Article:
Induction of plant systemic defense by a gaseous compound against Pseudomonas syringae and aphid in cucumber in the open field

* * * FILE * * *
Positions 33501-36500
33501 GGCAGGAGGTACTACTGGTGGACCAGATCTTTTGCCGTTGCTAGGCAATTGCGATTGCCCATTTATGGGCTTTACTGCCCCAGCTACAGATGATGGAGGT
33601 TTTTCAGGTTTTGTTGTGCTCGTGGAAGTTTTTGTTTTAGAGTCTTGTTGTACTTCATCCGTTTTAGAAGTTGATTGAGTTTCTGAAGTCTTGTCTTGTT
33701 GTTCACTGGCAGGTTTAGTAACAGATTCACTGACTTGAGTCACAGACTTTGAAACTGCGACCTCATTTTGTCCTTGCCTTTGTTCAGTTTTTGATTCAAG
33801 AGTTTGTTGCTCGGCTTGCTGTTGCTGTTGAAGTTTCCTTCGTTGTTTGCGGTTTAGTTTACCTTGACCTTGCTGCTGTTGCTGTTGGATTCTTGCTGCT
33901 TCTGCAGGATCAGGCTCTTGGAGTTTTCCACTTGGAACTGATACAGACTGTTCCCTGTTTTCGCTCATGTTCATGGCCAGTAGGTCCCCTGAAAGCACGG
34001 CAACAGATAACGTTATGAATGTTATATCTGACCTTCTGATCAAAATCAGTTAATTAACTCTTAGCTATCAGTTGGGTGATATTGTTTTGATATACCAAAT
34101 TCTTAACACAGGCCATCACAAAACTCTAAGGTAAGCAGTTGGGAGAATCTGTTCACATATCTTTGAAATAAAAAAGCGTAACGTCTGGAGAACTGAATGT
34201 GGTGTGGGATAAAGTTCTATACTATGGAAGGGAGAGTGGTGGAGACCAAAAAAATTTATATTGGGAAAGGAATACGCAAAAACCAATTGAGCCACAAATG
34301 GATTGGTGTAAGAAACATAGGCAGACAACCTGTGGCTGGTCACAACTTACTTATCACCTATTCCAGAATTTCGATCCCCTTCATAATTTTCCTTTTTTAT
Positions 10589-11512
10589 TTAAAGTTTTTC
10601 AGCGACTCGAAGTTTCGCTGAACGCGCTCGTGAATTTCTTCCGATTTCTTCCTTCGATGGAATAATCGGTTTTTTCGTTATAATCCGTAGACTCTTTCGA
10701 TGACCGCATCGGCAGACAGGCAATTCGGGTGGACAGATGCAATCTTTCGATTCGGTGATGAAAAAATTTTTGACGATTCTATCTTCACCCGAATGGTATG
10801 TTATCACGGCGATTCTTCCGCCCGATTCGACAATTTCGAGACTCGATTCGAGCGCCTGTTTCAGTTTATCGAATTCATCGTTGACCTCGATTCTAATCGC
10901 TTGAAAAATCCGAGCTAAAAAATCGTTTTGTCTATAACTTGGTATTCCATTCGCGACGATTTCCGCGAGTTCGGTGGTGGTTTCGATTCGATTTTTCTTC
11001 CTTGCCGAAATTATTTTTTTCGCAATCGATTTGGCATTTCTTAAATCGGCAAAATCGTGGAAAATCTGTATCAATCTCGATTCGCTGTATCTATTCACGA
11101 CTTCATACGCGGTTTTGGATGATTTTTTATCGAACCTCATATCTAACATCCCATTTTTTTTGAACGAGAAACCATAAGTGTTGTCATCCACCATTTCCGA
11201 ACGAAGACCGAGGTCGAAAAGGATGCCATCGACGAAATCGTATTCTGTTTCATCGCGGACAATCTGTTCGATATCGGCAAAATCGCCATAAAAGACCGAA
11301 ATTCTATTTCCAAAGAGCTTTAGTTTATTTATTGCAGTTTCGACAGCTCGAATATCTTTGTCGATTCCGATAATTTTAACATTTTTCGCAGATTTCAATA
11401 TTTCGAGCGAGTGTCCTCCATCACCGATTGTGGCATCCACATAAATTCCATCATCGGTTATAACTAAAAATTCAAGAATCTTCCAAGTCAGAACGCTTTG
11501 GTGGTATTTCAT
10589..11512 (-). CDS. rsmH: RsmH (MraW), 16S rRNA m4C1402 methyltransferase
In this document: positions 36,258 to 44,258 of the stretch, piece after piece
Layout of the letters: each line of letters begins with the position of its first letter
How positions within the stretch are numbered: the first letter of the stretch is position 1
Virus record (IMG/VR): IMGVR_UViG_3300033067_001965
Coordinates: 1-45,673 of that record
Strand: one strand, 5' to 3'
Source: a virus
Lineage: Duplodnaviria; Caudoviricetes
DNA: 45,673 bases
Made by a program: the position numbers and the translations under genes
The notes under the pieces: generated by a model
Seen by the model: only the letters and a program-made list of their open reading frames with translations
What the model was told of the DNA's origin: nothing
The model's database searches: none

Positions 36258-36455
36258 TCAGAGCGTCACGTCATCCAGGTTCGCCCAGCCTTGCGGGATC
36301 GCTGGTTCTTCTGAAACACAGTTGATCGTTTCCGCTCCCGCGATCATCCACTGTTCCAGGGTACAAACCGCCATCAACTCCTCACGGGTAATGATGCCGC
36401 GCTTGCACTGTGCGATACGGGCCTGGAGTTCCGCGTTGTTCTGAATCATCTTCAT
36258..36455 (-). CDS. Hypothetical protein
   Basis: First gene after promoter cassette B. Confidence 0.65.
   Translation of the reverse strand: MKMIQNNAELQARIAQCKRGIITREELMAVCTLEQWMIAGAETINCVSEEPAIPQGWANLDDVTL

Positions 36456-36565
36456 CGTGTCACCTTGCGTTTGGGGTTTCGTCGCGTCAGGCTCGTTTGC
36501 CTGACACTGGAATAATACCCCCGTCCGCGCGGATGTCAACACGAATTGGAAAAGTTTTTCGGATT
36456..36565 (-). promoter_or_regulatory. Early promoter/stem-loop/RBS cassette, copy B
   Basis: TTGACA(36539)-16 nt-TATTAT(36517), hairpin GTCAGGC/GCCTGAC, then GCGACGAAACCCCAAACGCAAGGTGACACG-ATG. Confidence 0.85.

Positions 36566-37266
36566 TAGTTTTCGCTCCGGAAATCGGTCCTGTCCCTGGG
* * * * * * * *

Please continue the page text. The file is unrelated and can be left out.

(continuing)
Abstract: Systemic acquired resistance (SAR) is a plant self-defense mechanism against a broad range of pathogens and insect pests. Among chemical SAR triggers, plant and bacterial volatiles are promising candidates due to high effectiveness and the fact of being cheap chemicals with relatively low concentrations compared to agrochemicals. However, before large scale application in agriculture to manage diseases, high evaporation rates after application, plant growth alteration, and inconsistent effectiveness need to be considered as major pitfall. In thisstudy, we provide a new evidence of volatile organic compound (VOC)-mediated SAR against both a bacterial angular leaf spot pathogen Pseudomonas syringae pv. lachrymans and a sucking insect aphid Myzus persicae in the open field without changing plant growth until harvesting. Unexpectedly, the drench of two VOCs, 3-pentanol and 2-butanone to cucumber seedlings caused significant increase of numbers of ladybird beetle that is known as a natural enemy of aphid. The defense-related gene, CsLOX was induced in volatile treatmented plants indicating to trigger oxylipin pathway responding in the emission of green leaf volatile that recruit the natural enemy. Our results demonstrate that VOCs are good resources to prevent plant diseases and insect damage by elicitation of SAR even in the open field.

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